Moving on, two weeks ago, I reviewed Doctor Strange, which itself was visually stunning.  Now, while this movie has its fair share of scenes that are visual marvels–most of which involve the beasts that Newt keeps within his case– the film is nowhere near as amazing and wondrous as some of the scenes in Doctor Strange.  However, as I already said, the beasts are as fantastic as the title lets on.  One particular “fantastical” scene involves showing the sheer scale of the interior of Newt’s case and the astounding creatures that live within it.  The final battle is also particularly beautiful, but I won’t spoil why.  

Now, the film is not without its problems.  However, me being the Wizarding World fan that I am, found these problems to be miniscule in the grand scheme of the film.  You see, I don’t watch Wizarding World movies like I watch normal movies.  I watch them to experience the sheer wonder that comes from that world of magic and wizards.  So, a problem in a movie like this is more of a problem to a normal film reviewer, than with me, a massive Harry Potter fan.  That, being said, I can see where some of these reviewers are coming from.  At points, the film does seem more like it’s trying to set up the sequels than actually just being its own thing.  However, the setting up isn’t the entire movie, and just a few sequences that are few and far between.  Also, some view the fact that this movie is not like Harry Potter as a problem, but I view it as a plus.  The film doesn’t need to reference and call back to Harry Potter just to be good.  That being said, there are a few references to the other franchise, but those references are woven into the film and don’t abruptly stop the pacing just to remind you that there is another franchise that you all love (I’m looking at you Ghostbusters 2016).  That’s about it with the problems I have with the movie.  A few setup scenes here and there don’t matter as much to me as much as they do to others.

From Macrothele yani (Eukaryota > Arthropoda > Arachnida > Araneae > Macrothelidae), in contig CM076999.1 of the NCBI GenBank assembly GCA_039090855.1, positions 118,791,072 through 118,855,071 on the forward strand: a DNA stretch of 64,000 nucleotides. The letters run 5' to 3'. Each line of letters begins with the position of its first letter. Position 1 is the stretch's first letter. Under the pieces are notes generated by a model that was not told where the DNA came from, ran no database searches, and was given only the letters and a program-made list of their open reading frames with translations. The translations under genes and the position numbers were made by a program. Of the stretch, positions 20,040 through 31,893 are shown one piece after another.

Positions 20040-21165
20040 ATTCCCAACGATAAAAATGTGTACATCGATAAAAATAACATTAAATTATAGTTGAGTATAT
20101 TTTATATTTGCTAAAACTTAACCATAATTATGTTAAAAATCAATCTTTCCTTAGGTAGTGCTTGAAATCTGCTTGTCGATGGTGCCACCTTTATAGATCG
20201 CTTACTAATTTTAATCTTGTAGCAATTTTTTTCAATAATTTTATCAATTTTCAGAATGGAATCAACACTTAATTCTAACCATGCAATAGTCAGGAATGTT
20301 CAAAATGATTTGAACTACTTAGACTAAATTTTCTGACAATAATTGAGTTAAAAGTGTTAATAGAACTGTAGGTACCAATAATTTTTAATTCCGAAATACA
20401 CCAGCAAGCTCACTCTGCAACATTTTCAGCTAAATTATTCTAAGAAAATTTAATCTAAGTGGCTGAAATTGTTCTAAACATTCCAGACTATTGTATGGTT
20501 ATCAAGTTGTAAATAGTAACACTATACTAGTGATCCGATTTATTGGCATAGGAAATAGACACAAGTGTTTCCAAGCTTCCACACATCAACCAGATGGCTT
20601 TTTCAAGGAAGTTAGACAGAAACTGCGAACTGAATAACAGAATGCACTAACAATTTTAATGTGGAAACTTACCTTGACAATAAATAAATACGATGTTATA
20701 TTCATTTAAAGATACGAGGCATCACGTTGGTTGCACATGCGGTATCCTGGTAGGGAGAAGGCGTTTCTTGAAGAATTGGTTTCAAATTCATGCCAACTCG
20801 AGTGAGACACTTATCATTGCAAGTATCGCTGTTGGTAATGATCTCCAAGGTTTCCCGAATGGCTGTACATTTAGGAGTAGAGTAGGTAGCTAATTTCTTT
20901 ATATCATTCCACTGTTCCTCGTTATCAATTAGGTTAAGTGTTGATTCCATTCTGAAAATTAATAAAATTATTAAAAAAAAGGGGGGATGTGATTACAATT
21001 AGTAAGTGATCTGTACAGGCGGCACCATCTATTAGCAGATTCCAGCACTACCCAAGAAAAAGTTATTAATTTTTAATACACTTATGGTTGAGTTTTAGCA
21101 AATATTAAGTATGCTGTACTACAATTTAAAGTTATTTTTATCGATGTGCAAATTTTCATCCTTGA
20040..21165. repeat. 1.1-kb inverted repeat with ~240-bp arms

Now I’m going to take this time to provide one final warning about the movie: It’s not a Harry Potter movie.  Don’t go in expecting it be like the Harry Potter movies.  While the comedy is similar to the HP movies, it is outweighed by a very different tone from that of the other franchise.  The movie itself seems more adult and larger in scale.  Harry Potter is about teenagers and this one is about adults dealing with things in the real world and not messing around half the time in between classes at school.  However, that doesn’t mean it isn’t “like” Harry Potter.  It still exists within the same universe as the other movies and there are spells that are the exact same ones used in the other franchise.  They also talk about Hogwarts and Albus Dumbledore at points so you know it still lives within the same world and that these stories are interconnected.  However, the story itself has little to do with the other franchise and that’s what I like about it: It is it’s own thing and will continue to be for the next four films.  One thing that people who aren’t Wizarding World fans should know is that even though it doesn’t rely on events from the other movies, it does sometimes rely on the basic knowledge that one learns about magic through those movies.  That means that some things aren’t explained to those who may not know what they are.  I highly recommend, if you already haven’t, that you watch the other eight Harry Potter movies.  Or even read some of the books because they will really help.  Also, if you haven’t experienced Harry Potter before, I have one question for you: Have you been living under a rock?

So, in conclusion, Fantastic Beasts and Where to Find Them is a worthy prequel to the Harry Potter franchise.  While some may not see it as good as I do because of how different it is from the main franchise, I would still, highly recommend that you see it.  I’m sure that massive Harry Potter fans like me will love it (just like I did) and I also hope that those of you who aren’t as well versed in the wizarding world will still find a way to let it creep its way into your mind.  The movie, like the beasts it is named for, is truly fantastic and I can’t wait to see the journey of Newt, Tina, Queenie, and Jacob continue over the course of the next few years.

Score: 9/10